A 16-minute rally in St. Paul, Minn. gave way to a two-minute thank you speech to volunteers at campaign headquarters in Des Moines. A similar volunteer visit was scheduled for later in the afternoon in Cincinnati to be followed by a rally in Pensacola, Fla., before coming to rest in Pompano Beach at a campaign event with singer Jimmy Buffett of "Margaritaville" fame.
Edwards was buoyed by a spirited crowd at St. Paul's Hamline University, where he was joined by former Vice President Walter F. Mondale and invoked the spirit of the late Democratic lions Hubert H. Humphrey and Paul Wellstone.
"This is a place where people know what being a Democrat means," he declared as several hundred supporters in the steamy college gym drowned his words out with their cheers.
Largely hewing to core themes — health care, jobs, change, the failures of the Bush administration — Edwards punctuated his short speech on the choice he believes is at the heart of Tuesday's election: "Do you want four more years of this or do you want a fresh start for America with President John Kerry."
Leaving foggy Minnesota for rainy Iowa, Edwards wedged into a cramped boiler room at Democratic headquarters in downtown Des Moines, made his way through volunteers and reporters, jumped on a folding chair and grabbed a microphone.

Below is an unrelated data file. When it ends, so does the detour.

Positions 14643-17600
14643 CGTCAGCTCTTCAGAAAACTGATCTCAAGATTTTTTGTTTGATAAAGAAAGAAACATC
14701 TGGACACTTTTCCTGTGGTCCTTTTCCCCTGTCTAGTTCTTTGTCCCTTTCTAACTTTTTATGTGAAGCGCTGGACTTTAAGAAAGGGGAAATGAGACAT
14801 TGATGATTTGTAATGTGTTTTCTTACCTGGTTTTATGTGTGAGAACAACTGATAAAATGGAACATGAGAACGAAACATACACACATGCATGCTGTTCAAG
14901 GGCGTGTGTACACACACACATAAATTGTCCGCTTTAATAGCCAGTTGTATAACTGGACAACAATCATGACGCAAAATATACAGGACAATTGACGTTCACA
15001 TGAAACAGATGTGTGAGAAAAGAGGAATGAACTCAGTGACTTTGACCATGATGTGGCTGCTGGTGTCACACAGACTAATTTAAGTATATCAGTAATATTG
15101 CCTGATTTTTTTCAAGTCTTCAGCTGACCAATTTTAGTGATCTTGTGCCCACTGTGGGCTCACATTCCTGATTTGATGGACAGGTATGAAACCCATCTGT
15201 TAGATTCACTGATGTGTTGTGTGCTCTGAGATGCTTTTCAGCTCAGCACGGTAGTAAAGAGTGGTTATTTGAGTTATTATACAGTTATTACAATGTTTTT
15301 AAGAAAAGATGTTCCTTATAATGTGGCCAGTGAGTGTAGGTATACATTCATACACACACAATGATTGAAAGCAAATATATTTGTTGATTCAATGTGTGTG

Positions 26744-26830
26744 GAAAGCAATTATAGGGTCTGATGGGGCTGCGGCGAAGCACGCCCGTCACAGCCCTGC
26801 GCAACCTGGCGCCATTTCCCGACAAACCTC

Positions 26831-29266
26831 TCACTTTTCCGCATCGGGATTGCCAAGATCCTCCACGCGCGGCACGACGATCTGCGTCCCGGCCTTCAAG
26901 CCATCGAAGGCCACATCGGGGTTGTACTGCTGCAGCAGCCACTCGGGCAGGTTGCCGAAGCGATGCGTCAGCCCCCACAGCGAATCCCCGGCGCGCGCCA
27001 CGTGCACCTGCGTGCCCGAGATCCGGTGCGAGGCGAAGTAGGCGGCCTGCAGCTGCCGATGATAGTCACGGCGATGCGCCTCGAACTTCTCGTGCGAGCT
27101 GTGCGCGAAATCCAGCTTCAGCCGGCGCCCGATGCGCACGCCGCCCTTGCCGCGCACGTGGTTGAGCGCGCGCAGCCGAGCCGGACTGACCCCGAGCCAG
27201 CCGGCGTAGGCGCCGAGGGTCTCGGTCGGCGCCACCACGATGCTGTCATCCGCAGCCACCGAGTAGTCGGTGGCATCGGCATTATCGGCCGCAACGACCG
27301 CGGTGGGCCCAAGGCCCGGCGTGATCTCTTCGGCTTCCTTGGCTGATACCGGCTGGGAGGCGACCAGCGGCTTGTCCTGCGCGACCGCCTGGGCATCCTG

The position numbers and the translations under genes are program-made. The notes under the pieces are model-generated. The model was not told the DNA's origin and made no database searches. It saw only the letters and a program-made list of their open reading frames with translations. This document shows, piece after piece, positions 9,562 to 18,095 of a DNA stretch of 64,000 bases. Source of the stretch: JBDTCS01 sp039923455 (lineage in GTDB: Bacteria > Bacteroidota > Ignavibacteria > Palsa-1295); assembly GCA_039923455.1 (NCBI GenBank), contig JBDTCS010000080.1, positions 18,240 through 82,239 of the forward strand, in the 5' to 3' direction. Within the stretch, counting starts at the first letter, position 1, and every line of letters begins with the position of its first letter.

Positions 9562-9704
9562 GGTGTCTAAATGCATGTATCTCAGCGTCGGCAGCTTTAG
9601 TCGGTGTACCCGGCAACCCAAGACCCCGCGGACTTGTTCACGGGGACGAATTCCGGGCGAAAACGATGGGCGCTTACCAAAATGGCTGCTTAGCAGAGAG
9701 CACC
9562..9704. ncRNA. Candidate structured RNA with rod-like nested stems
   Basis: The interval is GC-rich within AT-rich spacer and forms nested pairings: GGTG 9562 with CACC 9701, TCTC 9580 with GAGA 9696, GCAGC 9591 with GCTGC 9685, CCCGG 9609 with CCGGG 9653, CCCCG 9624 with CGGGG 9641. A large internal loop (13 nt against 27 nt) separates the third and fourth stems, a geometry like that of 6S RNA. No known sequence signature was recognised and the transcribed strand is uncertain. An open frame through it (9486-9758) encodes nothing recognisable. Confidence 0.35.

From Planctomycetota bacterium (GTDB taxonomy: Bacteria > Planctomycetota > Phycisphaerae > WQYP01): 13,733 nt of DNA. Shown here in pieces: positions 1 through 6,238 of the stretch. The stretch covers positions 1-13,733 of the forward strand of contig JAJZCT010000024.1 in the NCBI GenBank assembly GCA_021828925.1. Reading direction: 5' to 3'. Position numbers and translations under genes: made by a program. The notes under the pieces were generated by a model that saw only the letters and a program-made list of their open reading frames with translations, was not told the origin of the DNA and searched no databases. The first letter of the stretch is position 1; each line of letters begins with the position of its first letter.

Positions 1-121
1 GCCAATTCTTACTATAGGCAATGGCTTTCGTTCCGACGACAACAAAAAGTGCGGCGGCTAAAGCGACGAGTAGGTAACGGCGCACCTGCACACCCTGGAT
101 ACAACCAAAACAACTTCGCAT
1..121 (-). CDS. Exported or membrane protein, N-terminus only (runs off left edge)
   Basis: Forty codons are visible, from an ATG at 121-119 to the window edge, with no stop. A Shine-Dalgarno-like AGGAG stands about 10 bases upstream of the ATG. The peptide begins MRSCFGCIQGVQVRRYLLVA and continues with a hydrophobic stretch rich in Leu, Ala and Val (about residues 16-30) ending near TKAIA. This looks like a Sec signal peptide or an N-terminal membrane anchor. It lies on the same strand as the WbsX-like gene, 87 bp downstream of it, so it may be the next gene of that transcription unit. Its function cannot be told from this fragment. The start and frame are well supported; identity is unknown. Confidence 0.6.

Editing the campaign's trademark slogan ("Hope is on the way!") to reflect the final chapter of the acrimonious election, he declared, "Tomorrow, hope will arrive!"
"I would like to say on behalf of John and myself a personal thank you to all of you," he told the volunteers, some seated at telephones where they would spend the rest of the day making get-out-the-vote phone calls. "Everything you've done, all the hard work you've done, it's so important, so important to Iowa, important to this country.
" We need, though, to ask you to work one more day, because, if you'll work for us tomorrow, we're going to work for you for the next four years," he said, his words drowned out by cheers.
Edwards gave a nod to the important role that Iowa plays in modern politics, with its first-in-the nation caucuses that function as incubators for the presidential candidates. He'd visited all of the state's 99 counties as he sought the party's presidential nomination, he said, noting how much he and his running mate had learned here.
"So much of what we want to do for the country we learned from people right here in Iowa," he said. "From hearing about people worrying about their jobs, worrying about their jobs leaving, worried about healthcare costs, worried about what was happening in Iraq. Everything across the waterfront, we learned from the people of Iowa.
"And you have had an enormous effect on us — on John, on myself, and, as a result, you're gonna have an enormous effect on this country," he continued. "Because one thing that I am sure of, and these are my last words to you today, tomorrow Iowa's gonna send John Kerry into the White House."